And now second, as a legal issue. Last Friday morn­ing I read the majority opinion and the four dissent­ing opinions (all 103 pages of them) and, re­gardless of one’s orientation or views on same-sex marriage, I have to concur with all four of the dis­senting justices that today is a sad day for America and those who love the Constitution and the rule of law. For saying as much on Facebook, in re­sponse to someone else’s post, I have already been labeled a bigot.
“This Court is not a legislature,” Chief Justice John Roberts observed in his dissent. “Whether same-sex marriage is a good idea should be of no concern to us. Under the Constitution, judges have power to say what the law is, not what it should be. . . .
“Although the policy arguments for extending marriage to same-sex couples may be compelling, the legal arguments for requiring such an extension are not. The fundamental right to marry does not include a right to make a State change its definition of mar­riage. And a State’s decision to maintain the meaning of marriage that has persisted in every culture throughout human history can hardly be called irrational. . . .
“Today, however, the Court takes the extraordi­nary step of ordering every State to license and rec­ognize same-sex marriage. Many people will rejoice in this decision, and I begrudge none their celebra­tion. But for those who believe in a govern­ment of laws, not of men, the majority’s approach is dis­heart­ening. . . .
If you are among the many Americans—of whatever sexual orientation—who favor expanding same-sex marriage, by all means celebrate today’s decision. Celebrate the achievement of a desired goal. Celebrate the opportunity for a new expression of commitment to a partner. Celebrate the availability of new benefits. But do not celebrate the Constitution. It had nothing to do with it.”
I wish we had the space, and you as reader the patience, to quote Justice Robert’s entire masterful dissent, as well as the dissents authored by the other three justices who did not concur with the majority opinion. In my judgment, all four of them gave com­pelling reasons why legally this was a bad decision.
“I join the Chief Justice’s opinion in full,” wrote Justice Antonin Scalia. “I write separately to call attention to this Court’s threat to American democracy.”
He continues, “It is not of special importance to me what the law says about marriage. It is of over­whelming importance, however, who it is that rules me. Today’s decree says that my Ruler, and the Ruler of 320 million Americans coast-to-coast, is a majority of the nine lawyers on the Supreme Court. The opin­ion in these cases is the furthest extension in fact—and the furthest extension one can even imagine—of the Court’s claimed power to create ‘liberties’ that the Constitution and its Amendments neglect to men­tion. This practice of constitutional revision by an unelected committee of nine, always accompanied (as it is today) by extravagant praise of liberty, robs the People of the most important liberty they asserted in the Declaration of Independence and won in the Revolution of 1776: the freedom to govern them­selves.”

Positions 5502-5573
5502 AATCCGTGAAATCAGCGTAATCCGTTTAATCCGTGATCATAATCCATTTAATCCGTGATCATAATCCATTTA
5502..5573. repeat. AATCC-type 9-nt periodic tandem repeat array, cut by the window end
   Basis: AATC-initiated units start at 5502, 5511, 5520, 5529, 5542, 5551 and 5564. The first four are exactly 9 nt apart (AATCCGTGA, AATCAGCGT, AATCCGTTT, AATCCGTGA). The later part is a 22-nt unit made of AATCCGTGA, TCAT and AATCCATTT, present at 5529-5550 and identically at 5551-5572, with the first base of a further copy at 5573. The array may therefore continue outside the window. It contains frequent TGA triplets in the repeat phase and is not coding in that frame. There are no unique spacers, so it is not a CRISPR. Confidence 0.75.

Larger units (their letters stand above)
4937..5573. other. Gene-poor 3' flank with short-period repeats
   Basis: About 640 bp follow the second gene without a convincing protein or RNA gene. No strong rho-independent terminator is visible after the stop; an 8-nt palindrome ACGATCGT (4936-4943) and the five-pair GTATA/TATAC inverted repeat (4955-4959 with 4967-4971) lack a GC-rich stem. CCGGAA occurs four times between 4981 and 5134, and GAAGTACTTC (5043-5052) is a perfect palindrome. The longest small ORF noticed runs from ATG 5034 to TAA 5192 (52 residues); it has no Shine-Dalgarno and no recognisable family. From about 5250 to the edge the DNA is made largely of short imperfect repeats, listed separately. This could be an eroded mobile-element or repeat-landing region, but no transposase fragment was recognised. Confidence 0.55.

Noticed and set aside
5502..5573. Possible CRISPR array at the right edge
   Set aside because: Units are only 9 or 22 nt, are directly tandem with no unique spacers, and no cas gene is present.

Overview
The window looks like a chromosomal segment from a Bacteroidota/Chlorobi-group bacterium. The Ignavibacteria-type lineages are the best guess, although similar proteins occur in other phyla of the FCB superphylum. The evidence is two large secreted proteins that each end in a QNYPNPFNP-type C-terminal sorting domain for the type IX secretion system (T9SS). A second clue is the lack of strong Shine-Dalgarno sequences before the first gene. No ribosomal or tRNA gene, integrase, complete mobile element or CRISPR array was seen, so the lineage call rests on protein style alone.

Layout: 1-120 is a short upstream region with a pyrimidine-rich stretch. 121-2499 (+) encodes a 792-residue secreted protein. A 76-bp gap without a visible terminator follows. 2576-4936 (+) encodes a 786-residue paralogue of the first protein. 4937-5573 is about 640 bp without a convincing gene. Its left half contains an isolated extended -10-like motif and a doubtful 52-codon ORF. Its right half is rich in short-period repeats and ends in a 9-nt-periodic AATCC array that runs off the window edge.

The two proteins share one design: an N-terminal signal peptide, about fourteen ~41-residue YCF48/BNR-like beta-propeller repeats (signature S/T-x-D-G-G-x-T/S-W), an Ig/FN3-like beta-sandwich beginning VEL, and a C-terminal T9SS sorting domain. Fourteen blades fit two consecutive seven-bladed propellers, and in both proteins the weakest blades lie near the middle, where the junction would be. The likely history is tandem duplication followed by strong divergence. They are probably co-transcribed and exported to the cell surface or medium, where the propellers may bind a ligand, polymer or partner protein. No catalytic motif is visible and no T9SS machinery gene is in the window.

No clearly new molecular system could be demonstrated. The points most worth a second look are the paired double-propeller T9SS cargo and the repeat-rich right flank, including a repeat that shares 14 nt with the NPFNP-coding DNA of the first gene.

He continues, “This is a naked judicial claim to legislative—indeed, super-legislative—power; a claim fundamentally at odds with our system of govern­ment. Except as limited by a constitutional prohibi­tion agreed to by the People, the States are free to adopt whatever laws they like, even those that offend the esteemed Justices’ ‘reasoned judgment.’ A system of government that makes the People subor­dinate to a committee of nine unelected lawyers does not deserve to be called a democracy.”
Justice Clarence Thomas adds, “The Court’s deci­sion today is at odds not only with the Constitution, but with the principles upon which our Nation was built. Since well before 1787, liberty has been under­stood as freedom from government action, not en­titlement to government benefits. The Framers created our Constitution to preserve that under­standing of liberty. Yet the majority invokes our Constitution in the name of a ‘liberty’ that the Framers would not have recognized, to the detriment of the liberty they sought to protect. Along the way, it rejects the idea—captured in our Declaration of Independence—that human dignity is innate and suggests instead that it comes from the Government. This distortion of our Constitution not only ignores the text, it inverts the relationship between the individual and the state in our Republic.”